I returned to my table and figured what the hell lets get it finished. I scooped up some of the pudding with the Creme Anglais and popped it into my mouth. I was immediately sorry that I hadn’t taken more. It really was GREAT! It had a nice texture and was deliciously rich without being overly sweet. It was gone way too quickly.

I was hooked. I sent my appreciation and compliments to the Chef and decided that I would try to recreate this dessert when I returned home. I looked through recipe after recipe and came up with one of my own and took it to work for a bake sale fundraiser and it sold out and I also gave some to one of my taste testers, The Accidental Natural, and she loved it too. So, if you have the chance to visit Queen’s Landing ask for Chef Carol’s White Chocolate Cherry Bread Pudding, you won’t be dissappointed.

White Chocolate Bread Pudding with Cherries (this is a version of my recipe which was sourced from Epicurious.com et al)

For bread pudding

  • about 1/2 pound brioche or challah
  • 5 ounces fine-quality white chocolate
  • 2 cups heavy cream
  • 1 cup milk
  • 3 large whole eggs
  • 3 large egg yolks
  • 1/4 cup sugar
  • 1 teaspoon vanilla

For poached cherries

  • 1/2 cup dry white wine
  • 1/2 cup water
  • 1/2 cup sugar
  • 1 cup dried tart cherries
  • Accompaniment: whipped cream, Creme Anglais or Vanilla Icecream

Make pudding:
Butter an 8-inch square glass baking dish. Cut enough bread into 3/4-inch cubes to measure 6 cups. Chop chocolate.

In a small heavy saucepan bring 1 cup cream just to a boil and add chocolate. Remove pan from heat and let mixture stand, covered, undisturbed. In another small heavy saucepan bring milk and remaining cup cream to a gentle simmer. In a bowl with an electric mixer beat together whole eggs, yolks, sugar, and a pinch salt on medium speed 5 minutes. With mixer running, add milk mixture in a slow stream, beating until combined well. Whisk chocolate mixture until smooth and add with vanilla to egg mixture. Beat mixture until combined well.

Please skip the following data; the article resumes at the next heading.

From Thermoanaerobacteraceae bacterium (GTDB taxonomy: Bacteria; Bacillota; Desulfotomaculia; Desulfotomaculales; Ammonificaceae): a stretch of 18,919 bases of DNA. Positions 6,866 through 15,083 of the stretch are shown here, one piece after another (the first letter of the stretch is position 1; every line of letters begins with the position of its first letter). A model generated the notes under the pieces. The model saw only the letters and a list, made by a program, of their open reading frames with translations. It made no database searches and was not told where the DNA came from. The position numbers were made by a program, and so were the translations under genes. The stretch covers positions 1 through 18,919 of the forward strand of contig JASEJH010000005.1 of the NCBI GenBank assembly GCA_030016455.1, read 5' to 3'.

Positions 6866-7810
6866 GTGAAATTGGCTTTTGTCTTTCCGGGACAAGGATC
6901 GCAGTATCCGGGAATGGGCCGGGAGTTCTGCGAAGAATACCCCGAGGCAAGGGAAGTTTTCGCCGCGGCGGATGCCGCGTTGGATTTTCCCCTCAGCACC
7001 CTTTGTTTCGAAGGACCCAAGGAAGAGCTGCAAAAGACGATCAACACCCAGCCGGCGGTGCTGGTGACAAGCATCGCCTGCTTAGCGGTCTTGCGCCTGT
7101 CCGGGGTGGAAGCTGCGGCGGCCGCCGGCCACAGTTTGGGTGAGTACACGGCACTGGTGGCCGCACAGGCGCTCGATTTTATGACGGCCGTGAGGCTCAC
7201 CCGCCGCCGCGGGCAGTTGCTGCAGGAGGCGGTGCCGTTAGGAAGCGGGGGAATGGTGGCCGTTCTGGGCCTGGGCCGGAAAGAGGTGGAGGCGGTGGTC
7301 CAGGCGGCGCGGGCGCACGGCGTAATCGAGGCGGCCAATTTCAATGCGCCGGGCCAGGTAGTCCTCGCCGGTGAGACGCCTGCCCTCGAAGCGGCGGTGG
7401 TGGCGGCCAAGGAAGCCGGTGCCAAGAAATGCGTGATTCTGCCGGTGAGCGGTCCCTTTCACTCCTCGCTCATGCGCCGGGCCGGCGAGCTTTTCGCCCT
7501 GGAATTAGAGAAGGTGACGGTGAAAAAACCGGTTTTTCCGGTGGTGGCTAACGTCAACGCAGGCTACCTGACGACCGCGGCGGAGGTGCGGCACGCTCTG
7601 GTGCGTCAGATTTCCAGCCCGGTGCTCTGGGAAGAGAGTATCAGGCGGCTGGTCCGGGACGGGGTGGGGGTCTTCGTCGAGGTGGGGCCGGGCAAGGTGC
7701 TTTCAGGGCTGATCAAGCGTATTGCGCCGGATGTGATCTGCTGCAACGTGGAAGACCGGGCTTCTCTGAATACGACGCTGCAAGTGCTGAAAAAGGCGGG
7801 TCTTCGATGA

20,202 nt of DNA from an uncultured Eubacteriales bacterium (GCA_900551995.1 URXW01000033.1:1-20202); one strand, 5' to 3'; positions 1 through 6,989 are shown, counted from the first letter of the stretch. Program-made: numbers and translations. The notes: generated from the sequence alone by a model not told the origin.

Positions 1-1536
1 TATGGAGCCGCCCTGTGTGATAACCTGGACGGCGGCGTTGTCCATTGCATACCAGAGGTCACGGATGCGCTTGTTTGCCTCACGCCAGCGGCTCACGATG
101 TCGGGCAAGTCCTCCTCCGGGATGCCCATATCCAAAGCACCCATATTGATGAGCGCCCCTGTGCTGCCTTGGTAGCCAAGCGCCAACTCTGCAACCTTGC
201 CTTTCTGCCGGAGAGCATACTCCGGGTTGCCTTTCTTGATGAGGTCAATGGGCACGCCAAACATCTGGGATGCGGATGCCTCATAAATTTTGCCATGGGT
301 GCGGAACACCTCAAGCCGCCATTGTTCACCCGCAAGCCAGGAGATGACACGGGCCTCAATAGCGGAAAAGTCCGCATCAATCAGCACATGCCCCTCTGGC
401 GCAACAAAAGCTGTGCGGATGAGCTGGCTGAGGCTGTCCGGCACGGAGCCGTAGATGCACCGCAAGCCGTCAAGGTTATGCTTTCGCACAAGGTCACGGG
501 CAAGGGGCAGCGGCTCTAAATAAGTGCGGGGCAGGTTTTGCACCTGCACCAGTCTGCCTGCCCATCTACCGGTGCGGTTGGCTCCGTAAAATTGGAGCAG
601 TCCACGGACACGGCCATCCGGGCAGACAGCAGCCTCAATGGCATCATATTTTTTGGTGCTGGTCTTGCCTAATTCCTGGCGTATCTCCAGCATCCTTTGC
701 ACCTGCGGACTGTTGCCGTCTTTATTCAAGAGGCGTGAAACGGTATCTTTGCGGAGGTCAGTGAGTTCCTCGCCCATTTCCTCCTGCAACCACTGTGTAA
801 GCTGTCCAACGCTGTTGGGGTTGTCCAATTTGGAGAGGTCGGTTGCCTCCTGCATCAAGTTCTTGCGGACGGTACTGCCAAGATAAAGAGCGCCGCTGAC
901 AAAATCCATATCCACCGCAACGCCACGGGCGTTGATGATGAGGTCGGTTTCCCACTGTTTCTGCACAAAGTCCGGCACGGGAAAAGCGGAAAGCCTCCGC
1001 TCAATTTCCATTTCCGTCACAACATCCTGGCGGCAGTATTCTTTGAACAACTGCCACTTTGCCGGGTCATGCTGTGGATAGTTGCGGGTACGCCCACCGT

Arrange bread cubes in baking dish. Pour cream mixture over bread and with a spoon push bread down into mixture to coat evenly. Chill pudding, covered, 1 1/2 hours (I don’t think that this is necessary).

Preheat oven to 350°F.

Bake pudding in middle of oven 45 to 60 minutes, or until set and springy to the touch. Transfer pudding to a rack and cool 30 minutes before serving.

Poach cherries while pudding is baking:
In a saucepan bring wine, water, and sugar to a boil, stirring until sugar is dissolved. Add cherries and remove pan from heat. Let mixture stand, covered, 1 hour. Drain cherries in a sieve and discard liquid.

Serve pudding with cherries and whipped cream, Creme Anglais or Vanilla Icecream.

I picked up my Madeleine pan today at Williams Sonoma. The assistant offered me a recipe and although I already had one I took it anyway as my research has shown that there seems to be a zillion paths to the perfect Madeleine. The recipe was quick and easy i.e. no resting of the dough etc. So, I used it as a basis but threw in some adaptations along the way.

Ingredients:

1/2 cup all-purpose flour

1/2 tsp. baking powder

1 egg

1/3 cup brown sugar (instead of granulated)

Grated zest of 1/2 a lemon

5 Tbs. softened unsalted butter

Lemon Glaze

(An add-on adapted from David Lebovitz’s recipe, which will be attempted in its entirety at a future date)

3/4 cup (150g) powdered sugar

1 tablespoon freshly-squeezed lemon juice

2 tablespoons water

Directions:

Position a rack in the lower third of an oven and preheat to 375°F. Generously butter the molds of a 12-place Madeleine pan and dust with flour, tap off any excess, and place in the fridge or freezer (10-15 mins).

Sift together the flour, baking powder and salt into a bowl and set aside. In another bowl.

Combine the egg, lemon zest and brown sugar and beat lightly. Stir flour mix into the egg mixture until well combined.

Add reserved butter and beat just until it is all incorporated thoroughly. Don’t overmix. Place in the fridge for approx. 10 mins.

Spoon the batter into the prepared molds, filling each one about 1/2 to 3/4 full.

Bake until the Madeleines are light brown around the edges and on the bottom, 12-15 minutes. Remove from the oven and immediately remove the Madeleines from the pan to a wire rack.

The moment they’re cool enough to handle, dip each cake in the glaze, turning them over to make sure both sides are coated. After dipping, rest each one back on the cooking rack, scalloped side up, until the cakes are cool and the glaze has firmed up.

Recipe notes that it makes 12 Madeleines, however I only got 10 taystay cakes! Oh well.